In the studio with painter and musician Jeanne Kuhns
In both her painting and her music, Jeanne Kuhns likes to create stories.
But it wasn’t always that way. In her art, she first had to overcome some old habits of a zoology major.
“I was more of a realist illustrator of nature,” she said. “I was trying to do totally real-looking, photographic paintings of animals and birds, and things like that.”
Over the years, Kuhns trained herself to pull away from that rigid mindset and paint “with more emotion and whimsy,” she said. “I like really mixing a subject that I see with fantasy that’s going on in my head. I always tell myself little stories about what’s going on.”
Lately, she’s been painting a lot of foxes as the subject of her paintings.
“I painted a couple of foxes a few years ago, and they sold,” Kuhns said. “But then people started demanding more foxes – I just couldn’t paint them fast enough. Apparently people like the emotion in my foxes. Something about their eyes speaks to them.”
One of her current works in progress – a four-foot-by-five-foot canvas propped against the wall – depicts boat outlines in white.
“This is going to be foxes in boats,” Kuhns said, further explaining that because of climate change, there will be more water where there wasn’t water before. “I was thinking about what happens to the wildlife when their forest is water. The foxes will have to go into boats. So it’s my little way of subtly making a point.”
Kuhns admits that it may be too subtle of a point, but that leads to conversation.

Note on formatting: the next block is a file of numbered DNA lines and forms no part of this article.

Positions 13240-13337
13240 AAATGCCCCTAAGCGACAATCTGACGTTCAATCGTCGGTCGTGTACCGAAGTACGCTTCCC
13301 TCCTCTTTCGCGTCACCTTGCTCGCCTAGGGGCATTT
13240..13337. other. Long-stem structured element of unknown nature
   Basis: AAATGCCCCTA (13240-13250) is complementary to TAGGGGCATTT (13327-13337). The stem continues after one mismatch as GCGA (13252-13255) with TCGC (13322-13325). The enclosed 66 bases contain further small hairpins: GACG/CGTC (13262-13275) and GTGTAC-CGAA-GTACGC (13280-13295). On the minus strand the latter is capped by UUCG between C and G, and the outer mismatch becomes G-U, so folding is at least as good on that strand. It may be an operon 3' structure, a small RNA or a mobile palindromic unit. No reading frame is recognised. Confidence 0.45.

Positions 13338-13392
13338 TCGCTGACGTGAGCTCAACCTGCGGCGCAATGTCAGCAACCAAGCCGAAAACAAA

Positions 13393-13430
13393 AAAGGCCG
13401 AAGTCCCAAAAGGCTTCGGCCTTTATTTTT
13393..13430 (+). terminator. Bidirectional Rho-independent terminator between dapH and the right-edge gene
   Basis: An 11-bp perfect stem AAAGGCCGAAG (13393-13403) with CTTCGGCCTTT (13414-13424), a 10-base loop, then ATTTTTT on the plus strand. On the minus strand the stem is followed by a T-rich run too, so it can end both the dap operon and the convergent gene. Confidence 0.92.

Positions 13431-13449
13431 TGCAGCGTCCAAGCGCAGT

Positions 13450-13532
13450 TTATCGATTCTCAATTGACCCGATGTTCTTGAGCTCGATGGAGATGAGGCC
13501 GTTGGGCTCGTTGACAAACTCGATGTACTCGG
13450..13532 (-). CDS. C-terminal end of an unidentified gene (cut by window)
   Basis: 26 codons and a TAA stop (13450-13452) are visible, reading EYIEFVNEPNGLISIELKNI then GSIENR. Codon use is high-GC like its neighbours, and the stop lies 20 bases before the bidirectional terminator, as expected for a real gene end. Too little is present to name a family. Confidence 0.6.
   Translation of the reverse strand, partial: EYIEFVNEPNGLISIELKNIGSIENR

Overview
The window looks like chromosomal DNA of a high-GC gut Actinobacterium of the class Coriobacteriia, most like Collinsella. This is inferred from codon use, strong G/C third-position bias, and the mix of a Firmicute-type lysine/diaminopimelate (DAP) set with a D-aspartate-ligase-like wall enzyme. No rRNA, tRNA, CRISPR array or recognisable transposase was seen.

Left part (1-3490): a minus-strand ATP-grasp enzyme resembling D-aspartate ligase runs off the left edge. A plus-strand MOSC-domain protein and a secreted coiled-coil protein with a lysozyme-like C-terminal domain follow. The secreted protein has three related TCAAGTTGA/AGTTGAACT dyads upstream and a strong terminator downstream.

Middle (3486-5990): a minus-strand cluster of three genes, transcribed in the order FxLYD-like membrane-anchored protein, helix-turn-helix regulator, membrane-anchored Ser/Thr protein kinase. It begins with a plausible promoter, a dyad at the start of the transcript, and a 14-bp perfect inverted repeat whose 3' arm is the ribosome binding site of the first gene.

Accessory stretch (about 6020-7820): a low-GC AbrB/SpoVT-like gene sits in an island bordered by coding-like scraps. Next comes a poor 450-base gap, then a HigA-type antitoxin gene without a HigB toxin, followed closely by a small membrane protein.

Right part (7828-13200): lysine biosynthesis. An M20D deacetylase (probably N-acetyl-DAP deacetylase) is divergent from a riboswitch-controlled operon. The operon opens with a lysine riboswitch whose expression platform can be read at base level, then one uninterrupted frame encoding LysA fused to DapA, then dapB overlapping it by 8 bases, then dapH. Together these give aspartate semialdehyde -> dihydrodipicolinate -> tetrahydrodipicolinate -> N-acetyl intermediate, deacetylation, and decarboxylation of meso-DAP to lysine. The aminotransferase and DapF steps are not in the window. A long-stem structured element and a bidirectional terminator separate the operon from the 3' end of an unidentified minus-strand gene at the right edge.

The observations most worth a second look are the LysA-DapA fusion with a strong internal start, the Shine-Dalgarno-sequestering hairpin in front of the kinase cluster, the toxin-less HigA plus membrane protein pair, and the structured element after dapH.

“And then people never get it, so I have to explain it to them,” she added.
In addition to foxes, she likes to paint sunflowers with bees, nudes, and portraits, including one each year for Cheryl Stidwell Parker’s annual portrait show. She also likes to capture skies and landscapes on the canvas.
Kuhns considers herself largely self taught, with a smattering of Peninsula School of Art classes and several courses with local artist Margaret Lockwood.
“I learned a lot watching her paint,” Kuhns said, noticing some “habits” in her own style that she believes she picked up from Lockwood.
“I paint a lot like her in terms of using a lot of thin layers,” she said.
Kuhns also learned about abstraction through a course with Lockwood.
“She introduced me that first day to Wolf Kahn, and I instantly fell in love with the idea of taking a subject and minimizing it to the point where you put down just what you need for someone to get an emotional response from it,” she said. “I have not gotten there yet, but that’s kind of what I have in the back of my mind. I learned that I can make stuff up. I don’t have to just paint what I see, and if I do paint what I see, I can make it any way I want to see it. It’s so freeing to have that. It’s just like with writing songs – you can make up a story.”
Speaking of Kuhns’ music, she performs at MacReady Artisan Bread Company, 7836 Hwy 42 in Egg Harbor, on Sundays and Tuesdays, 11:30 am – 1:30 pm, and at various other venues around the county. See her art at Off the Wheel Pottery, 4234 Cty E in Egg Harbor.